Real Fictions

09Mar11

One of the things I’ve blogged about on here is the reality of fictions…the idea that fictional entities, symbolic entities, religious entities and so forth are entirely real…I have done that mainly with reference to Baudrillard but over at Larval Subjects Levi Bryant makes the case, as usual, far more convincingly than I could.

Read his entry The Power of the False, here.

Incidentally, on religion…some time ago the debates around the new atheists etc. made me question my own atheism, not wanting to associate myself with Dawkins et al. I realised that due to my commitment to the reality of fictions that God, whether existent as theists would believe or not, had to be a reality. For this reason, I’ve since held true to the idea that ‘God and the death of God are identical’. It was this that first led me to investigate gnosticism in which God is represented as completely withdrawn from creation (except via the scintilla). Now, I’m no gnostic believer (or knower) but the idea of God as utterly withdrawn…as a dormant object has appealed to me ever since. In this respect, I’ve begun calling myself a nontheist.

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4 Responses to “Real Fictions”

  1. A poignant post.

  2. 2 Drew

    Hi,

    I was transported here from your link on Larval Subjects. Your point on God (and all other Gods too!) provokes a series of questions in the context of Bryant’s post. I too am an atheist and am likewise committed to a disbelief in ghosts and other supernatural beings. However, given an adherence to OOO, it would indeed be necessary to re-work and re-clarify what it means to say that ‘God is not real’ or does not ‘exist’. Clearly, from OOO perspective, God is both real AND fictional (as would all other divine beings in their contradictory mythos). To add further nuance, by definition everyone would be an atheist, since atheism merely means disbelief in a diety. Christians would be atheists because they don’t believe in Thor, for instance. However, you bring into doubt the significance of the word atheist and I have to agree in this context. To also add to your comment on Gnosticism, the flat ontology of OOO would seem to imply that Gnosticism hits closest to the target. God is portrayed not so much as the supreme commander of the entire universe, but a sort of natural entity among entities, a Demiurge as the pre-Christian Greeks would say. Hmmmm, I sense a possible investigation into Object Oriented Theology.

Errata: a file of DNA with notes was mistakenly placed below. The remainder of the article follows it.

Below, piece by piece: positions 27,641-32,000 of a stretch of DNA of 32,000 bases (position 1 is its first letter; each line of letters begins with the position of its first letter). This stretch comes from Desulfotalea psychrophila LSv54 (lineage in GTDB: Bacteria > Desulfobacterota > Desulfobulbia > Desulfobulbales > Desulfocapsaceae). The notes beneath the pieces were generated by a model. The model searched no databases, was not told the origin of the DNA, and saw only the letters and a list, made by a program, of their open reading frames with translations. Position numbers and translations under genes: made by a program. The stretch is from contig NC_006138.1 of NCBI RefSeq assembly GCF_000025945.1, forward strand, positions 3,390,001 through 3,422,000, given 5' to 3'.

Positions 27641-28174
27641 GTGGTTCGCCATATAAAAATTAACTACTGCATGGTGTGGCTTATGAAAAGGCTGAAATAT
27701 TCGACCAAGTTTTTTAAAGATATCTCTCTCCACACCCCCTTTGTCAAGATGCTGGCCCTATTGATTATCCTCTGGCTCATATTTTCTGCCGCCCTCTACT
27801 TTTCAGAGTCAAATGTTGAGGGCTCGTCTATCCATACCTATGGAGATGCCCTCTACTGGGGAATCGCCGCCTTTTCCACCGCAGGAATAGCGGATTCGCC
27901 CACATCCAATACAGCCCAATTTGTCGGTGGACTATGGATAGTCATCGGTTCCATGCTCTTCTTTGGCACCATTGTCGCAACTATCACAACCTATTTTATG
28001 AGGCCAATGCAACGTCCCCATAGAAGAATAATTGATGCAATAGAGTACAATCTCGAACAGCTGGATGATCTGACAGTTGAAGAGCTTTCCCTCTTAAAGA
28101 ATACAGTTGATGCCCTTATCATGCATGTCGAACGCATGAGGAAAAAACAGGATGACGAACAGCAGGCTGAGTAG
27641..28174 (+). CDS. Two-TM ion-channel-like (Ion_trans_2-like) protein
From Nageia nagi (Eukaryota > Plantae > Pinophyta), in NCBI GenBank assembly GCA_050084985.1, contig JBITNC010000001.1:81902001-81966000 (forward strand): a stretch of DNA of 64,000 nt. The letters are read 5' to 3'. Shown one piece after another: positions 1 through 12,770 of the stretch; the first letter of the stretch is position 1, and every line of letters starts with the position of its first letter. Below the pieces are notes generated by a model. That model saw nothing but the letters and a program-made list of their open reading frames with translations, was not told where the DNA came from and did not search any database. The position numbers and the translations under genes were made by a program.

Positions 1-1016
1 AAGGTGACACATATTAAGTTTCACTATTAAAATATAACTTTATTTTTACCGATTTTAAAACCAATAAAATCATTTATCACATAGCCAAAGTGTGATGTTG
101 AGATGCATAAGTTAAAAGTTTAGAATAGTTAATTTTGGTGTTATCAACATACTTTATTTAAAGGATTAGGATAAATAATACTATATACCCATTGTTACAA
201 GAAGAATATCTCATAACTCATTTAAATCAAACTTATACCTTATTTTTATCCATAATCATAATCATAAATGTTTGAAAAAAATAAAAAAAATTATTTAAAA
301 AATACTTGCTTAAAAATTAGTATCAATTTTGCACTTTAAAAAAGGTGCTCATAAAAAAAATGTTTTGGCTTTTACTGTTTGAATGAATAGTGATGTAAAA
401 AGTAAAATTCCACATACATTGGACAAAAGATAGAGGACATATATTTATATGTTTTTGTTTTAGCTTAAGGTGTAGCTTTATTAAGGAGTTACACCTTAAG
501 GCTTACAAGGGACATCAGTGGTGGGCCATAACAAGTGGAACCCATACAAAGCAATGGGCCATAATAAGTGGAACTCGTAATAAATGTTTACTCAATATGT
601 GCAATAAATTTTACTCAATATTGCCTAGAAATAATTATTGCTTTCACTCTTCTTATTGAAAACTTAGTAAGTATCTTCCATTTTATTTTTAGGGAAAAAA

3. 3 dronemodule

    Hey Drew,

    thanks for the comment and sorry for taking a while to reply. I really only see limited value in the gnostic conception of God. There are a lot of problems with it given that it proposes a radical dualism between a corrupt material realm and a pure world above. Most of it’s formulations are also highly elitist, given that only a select type of humanity is considered capable of coming to know this withdrawn God and thereby gain liberation from the physical form. There is also the idea of emanation…I’m not sure emanation would sit too well with Levi’s variety of OOO. That said, it might accord with Graham Harman’s distinction between real and sensual objects, where gnosticism would be a kind of mythology wherein God plays a role of the real and the emanations are cast as sensual.

    That said, I think an object oriented theology would be a brilliant thing to look into and one strength that gnosticism might have in that regard is its nested layers of cosmology and it’s weird pantheon composed of those same Emanations.

    Where you mention God as a natural object among other’s I think this is probably better dealt with through pantheism. God might simply be the name of some kind of limit-hyperobject, if Morton’s concept allows such a limiting.

    • 4 Drew

      Drone,

      No worries about response times. I think pantheism is probably the more approrpriate term as I often confuse variants of theology (Harman and Morton have expressed comparisons to Hinduist and Buddhist cosmology in some of their speech and writing). Your mention of emanations, and especially the centuries of fighting over the nature of the holy trinity, gives me considerable thought to the issue of translation (as Levi Bryant calls it) and how a God-object can translate other objects and produce new God-objects that differ in their own respects. I’m only somewhat familiar with Morton’s hyper-object concept but if his indication is that weather patterns or climate change constitute hyper-objects, than I can see how a Godhead might fit into some kind of mega-hyper-object scenario. Very strange notions to sort out here and I think it is worth a paper or so.

      Respectfully,
      Drew


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